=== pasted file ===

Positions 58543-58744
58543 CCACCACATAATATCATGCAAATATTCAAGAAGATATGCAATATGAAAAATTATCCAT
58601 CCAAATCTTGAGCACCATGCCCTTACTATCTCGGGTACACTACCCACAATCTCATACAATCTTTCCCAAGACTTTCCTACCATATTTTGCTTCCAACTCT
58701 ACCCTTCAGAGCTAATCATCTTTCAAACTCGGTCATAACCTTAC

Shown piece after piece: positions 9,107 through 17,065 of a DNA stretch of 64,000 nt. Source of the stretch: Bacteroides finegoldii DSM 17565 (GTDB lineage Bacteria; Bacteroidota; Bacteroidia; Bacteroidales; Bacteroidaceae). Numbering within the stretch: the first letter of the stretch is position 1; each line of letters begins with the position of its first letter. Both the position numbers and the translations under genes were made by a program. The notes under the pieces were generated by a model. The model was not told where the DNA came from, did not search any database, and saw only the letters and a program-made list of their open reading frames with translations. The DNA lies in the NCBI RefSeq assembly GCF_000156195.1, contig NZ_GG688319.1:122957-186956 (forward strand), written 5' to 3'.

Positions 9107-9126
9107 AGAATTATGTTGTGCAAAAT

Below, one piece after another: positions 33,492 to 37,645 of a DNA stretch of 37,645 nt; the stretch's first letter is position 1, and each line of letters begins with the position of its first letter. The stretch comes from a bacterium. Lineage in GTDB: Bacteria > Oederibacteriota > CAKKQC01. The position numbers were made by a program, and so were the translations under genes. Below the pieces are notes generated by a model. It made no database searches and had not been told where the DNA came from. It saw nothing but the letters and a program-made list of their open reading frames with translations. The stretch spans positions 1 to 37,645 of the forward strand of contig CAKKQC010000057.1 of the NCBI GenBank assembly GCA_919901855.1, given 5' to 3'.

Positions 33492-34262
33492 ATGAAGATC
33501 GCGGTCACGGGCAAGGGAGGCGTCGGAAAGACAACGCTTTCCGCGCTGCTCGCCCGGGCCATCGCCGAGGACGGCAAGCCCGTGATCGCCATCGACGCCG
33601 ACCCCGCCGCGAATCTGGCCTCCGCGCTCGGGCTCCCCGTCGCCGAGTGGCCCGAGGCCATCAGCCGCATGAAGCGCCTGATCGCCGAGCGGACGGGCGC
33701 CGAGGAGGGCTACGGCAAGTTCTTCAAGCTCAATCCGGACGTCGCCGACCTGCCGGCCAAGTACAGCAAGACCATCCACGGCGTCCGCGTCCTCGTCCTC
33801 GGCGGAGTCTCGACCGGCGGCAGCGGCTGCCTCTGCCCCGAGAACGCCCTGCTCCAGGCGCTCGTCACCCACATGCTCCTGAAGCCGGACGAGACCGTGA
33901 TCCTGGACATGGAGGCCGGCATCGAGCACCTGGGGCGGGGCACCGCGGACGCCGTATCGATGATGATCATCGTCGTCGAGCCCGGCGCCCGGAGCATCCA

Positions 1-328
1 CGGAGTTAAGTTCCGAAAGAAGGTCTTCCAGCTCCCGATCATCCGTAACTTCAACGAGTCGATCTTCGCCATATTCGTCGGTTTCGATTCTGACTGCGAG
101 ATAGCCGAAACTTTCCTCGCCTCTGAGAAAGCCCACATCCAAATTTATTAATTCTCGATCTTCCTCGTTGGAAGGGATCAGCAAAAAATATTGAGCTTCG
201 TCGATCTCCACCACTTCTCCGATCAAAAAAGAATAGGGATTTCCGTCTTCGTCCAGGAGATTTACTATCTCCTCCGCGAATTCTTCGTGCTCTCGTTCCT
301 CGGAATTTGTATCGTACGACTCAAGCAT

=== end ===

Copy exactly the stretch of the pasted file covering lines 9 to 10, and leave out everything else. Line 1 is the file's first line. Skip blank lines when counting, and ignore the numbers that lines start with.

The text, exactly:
Positions 33492-34262
33492 ATGAAGATC